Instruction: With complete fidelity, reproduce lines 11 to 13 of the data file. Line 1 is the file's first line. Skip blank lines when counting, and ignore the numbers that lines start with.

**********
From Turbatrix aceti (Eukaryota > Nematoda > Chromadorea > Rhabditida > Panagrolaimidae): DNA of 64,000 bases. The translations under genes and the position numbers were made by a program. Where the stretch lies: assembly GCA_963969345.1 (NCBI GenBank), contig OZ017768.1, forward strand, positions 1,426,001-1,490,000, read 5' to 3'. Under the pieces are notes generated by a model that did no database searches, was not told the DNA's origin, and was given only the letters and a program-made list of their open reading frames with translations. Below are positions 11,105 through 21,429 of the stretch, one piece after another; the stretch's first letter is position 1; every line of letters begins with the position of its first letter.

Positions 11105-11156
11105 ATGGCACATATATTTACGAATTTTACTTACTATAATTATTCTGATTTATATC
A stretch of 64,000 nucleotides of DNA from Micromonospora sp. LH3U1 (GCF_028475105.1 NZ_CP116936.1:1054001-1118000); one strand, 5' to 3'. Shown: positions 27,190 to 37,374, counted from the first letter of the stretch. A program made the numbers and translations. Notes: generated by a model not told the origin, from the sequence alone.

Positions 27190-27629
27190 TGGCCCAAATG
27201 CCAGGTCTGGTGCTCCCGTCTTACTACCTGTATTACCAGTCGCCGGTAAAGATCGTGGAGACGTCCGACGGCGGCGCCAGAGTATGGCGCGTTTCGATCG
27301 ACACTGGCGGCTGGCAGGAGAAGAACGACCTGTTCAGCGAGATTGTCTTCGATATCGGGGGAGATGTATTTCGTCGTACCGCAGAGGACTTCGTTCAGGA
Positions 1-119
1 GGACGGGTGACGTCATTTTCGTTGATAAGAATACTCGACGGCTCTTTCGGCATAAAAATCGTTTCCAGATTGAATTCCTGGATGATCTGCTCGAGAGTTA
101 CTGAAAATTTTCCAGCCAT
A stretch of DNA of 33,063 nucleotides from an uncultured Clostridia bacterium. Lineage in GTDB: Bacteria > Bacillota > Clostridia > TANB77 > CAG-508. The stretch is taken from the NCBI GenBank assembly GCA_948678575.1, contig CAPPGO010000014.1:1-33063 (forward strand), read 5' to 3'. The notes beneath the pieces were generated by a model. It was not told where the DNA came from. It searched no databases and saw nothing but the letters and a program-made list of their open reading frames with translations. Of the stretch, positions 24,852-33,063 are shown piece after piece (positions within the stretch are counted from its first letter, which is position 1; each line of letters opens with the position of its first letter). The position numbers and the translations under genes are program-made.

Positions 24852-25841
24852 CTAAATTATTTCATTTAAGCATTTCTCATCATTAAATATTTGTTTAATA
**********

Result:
101 CTGAAAATTTTCCAGCCAT
A stretch of DNA of 33,063 nucleotides from an uncultured Clostridia bacterium. Lineage in GTDB: Bacteria > Bacillota > Clostridia > TANB77 > CAG-508. The stretch is taken from the NCBI GenBank assembly GCA_948678575.1, contig CAPPGO010000014.1:1-33063 (forward strand), read 5' to 3'. The notes beneath the pieces were generated by a model. It was not told where the DNA came from. It searched no databases and saw nothing but the letters and a program-made list of their open reading frames with translations. Of the stretch, positions 24,852-33,063 are shown piece after piece (positions within the stretch are counted from its first letter, which is position 1; each line of letters opens with the position of its first letter). The position numbers and the translations under genes are program-made.

Positions 24852-25841